Marketwatch (link) has a article about investors being too optimistic about retirement. The headline is about having no goals or plans but being optimistic.
Fully 89% of investors surveyed said they’re confident their investing strategy will allow them to realize their retirement goals ... But 72% admit their investment knowledge is weak, 54% said they don’t have a financial plan and 45% said they don’t even have clear financial goals
There is a separate statistic (USNews link2) that cites this:
The median retirement saving balance for households ages 55-64 is just $12,000.
In my travels, I can echo the sentiments. The Bogleheads (Vanguard forum on the side tab and at link3) have a simple philosophy: Live under your means, save a lot (a real lot for high income), figure on about a 4% safe withdrawal rate, use index funds in a balanced manner. That's the best recipe I have seen. As much as I thrive on the complexity of options and short term trading, maybe 5% of investors, maybe 1% of the population is cut out for options trading. For many of the rest, index funds at a set percentage and rebalance is the best road to travel.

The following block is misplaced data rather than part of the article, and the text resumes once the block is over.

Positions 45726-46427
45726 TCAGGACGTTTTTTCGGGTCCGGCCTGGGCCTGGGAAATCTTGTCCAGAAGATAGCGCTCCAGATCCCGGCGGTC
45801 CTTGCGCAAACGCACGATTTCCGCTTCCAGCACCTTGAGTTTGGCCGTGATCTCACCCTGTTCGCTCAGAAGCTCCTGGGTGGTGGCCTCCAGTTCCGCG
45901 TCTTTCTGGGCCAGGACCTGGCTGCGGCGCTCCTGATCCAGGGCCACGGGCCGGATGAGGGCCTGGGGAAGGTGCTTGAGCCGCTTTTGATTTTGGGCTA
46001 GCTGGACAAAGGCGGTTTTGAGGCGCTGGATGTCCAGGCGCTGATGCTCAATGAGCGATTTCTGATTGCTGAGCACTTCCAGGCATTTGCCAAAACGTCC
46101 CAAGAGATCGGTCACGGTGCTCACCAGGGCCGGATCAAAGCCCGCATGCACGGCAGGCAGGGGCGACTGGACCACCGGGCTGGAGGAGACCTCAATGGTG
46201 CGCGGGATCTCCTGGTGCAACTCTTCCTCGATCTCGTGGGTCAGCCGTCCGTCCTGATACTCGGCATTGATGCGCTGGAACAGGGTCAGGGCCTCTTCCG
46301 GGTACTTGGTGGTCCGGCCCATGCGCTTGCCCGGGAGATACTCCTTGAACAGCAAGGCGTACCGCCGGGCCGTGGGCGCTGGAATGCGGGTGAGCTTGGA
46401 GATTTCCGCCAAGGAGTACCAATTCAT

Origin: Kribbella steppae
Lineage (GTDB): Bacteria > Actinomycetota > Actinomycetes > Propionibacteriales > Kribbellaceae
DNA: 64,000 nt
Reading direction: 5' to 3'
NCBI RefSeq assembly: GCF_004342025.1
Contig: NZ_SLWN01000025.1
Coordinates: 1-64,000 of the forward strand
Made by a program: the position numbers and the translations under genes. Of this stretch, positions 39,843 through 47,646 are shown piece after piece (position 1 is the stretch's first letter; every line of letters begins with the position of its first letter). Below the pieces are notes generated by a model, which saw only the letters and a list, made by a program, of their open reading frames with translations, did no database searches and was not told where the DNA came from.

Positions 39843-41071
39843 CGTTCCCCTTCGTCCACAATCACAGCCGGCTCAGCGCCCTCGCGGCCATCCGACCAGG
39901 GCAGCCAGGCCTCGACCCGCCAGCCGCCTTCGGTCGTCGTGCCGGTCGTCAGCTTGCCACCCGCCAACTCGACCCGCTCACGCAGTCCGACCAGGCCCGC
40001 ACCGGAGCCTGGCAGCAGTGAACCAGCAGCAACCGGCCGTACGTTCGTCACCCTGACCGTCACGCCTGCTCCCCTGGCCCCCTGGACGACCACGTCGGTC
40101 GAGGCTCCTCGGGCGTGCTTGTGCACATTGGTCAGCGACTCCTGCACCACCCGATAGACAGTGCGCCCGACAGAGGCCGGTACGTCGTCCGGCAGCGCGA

For young people, my advice is to find balance. Balance between saving and spending, make finding a rewarding career, and a great life partner (marriage for many) high priorities. There is a world of opportunity out there, even though it may be more competitive than ever, the top end is doing as well or better than ever. There seem to be fewer in that top group though.
In my travels, I do tend to find that those that set goals, that have plans tend to do better than those that don't. Obviously there are exceptions, but any person, especially a young person can think about what kind of life they want and how they might go about getting there. There is nothing wrong with big dreams. However, a person does need to move towards that star and not sit idle.